Unlike most of the Wing Chun books you’ll find, this isn’t the typical instructional book with history, theory, techniques, and applications. Instead, its a collection of stories from SiFu Duncan Leung about his experiences learning and applying Wing Chun, intermixed with philosophy and Wing Chun theory. This book helps elucidate the more intangible and profound aspects of Wing Chun and martial arts in general. It also provides us a deeper understanding up the character of Yip Man and his teachings. Here are two reviews on it:

The story of Duncan Leung – childhood friend of Bruce Lee and disciple of Wing Chun master Yip Man – is valuable not only for the insights it offers into Chinese martial arts but also for its portrayal of the lost Hong Kong of the 1950s and 1960s. Reading Ken Ing’s Wing Chun Warrior, which chronicles Leung’s Kung Fu escapades, will be a jarring revelation to anyone familiar with the manic but orderly and largely peaceful city of seven million people that is Hong Kong today. The city described by Ing is a place where Kung Fu practitioners wielded eight-chop knives in the streets and literally battled their way from one martial arts studio to another to prove their fighting prowess. — Asia Times, May 16, 2009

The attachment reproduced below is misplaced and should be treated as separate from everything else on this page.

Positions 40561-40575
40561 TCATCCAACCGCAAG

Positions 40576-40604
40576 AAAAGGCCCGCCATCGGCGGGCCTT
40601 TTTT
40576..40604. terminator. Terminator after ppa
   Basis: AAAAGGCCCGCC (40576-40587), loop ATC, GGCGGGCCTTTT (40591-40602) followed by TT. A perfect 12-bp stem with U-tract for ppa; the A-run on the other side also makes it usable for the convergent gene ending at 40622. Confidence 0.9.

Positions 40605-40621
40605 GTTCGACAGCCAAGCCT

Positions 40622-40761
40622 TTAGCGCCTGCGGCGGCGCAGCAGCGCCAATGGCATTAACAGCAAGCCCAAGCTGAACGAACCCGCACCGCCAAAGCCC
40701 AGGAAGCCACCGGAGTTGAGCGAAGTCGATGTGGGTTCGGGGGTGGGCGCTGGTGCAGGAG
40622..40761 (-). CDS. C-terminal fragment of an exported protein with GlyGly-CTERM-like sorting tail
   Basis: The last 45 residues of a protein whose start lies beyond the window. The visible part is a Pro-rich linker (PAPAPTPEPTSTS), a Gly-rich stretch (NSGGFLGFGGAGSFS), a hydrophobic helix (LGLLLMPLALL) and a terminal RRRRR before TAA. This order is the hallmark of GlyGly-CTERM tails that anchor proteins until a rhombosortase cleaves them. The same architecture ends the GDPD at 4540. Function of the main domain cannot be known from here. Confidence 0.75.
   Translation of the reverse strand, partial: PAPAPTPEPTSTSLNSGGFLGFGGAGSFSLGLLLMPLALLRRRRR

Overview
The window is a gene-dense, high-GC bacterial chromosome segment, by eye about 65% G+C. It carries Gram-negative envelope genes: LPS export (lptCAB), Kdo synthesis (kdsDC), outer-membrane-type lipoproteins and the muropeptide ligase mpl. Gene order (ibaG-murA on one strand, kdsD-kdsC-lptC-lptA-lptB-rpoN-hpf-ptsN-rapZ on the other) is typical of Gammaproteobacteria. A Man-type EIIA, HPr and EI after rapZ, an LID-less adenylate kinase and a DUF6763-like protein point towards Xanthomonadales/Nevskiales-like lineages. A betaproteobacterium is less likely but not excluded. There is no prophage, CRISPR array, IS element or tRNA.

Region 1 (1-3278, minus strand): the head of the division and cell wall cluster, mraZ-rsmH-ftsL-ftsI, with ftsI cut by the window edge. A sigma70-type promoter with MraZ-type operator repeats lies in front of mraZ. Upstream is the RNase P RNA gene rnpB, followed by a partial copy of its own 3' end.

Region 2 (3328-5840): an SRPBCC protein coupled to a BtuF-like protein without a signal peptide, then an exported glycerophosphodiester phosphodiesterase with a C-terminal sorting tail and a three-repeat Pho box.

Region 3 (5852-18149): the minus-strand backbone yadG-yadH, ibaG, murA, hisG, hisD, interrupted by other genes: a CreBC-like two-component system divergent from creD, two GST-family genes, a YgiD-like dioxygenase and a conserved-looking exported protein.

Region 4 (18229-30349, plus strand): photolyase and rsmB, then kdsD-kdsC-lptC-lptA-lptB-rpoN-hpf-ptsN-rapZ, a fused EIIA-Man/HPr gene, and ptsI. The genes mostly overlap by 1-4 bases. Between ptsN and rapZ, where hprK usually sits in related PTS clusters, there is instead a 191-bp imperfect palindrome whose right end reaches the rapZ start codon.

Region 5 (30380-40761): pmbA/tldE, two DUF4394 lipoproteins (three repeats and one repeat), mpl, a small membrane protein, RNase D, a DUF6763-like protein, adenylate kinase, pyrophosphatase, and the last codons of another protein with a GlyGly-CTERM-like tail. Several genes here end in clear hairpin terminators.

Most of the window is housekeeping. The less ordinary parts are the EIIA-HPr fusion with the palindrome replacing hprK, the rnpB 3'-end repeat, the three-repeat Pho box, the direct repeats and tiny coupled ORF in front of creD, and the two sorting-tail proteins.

There are some gems in the text that have the feeling of a 1950s Hong Kong film. For example, when Leung is queueing up for an evening function and two triads jump the queue, he decks them, much to the admiration of the crowd. But he has only a moment to enjoy their adulation before he spots 20 men with broken bottles heading for him. He then runs 2km, loses his entourage and comes to rest at the Queen Victoria statue in Victoria Park, where he promptly vomits. There are also his references to his friend Bruce Lee, who to a certain extent has become more legend than man — that as well as fighting, they were Elvis Presley fans and enjoyed dancing, at which they were apparently skilled. The book describes the two teenagers going to weekly dance classes so they could swivel their hips like the King. –South China Morning Post, March 1, 2009

SiFu James Sasitorn
Houston Wing Chun Boxing Academy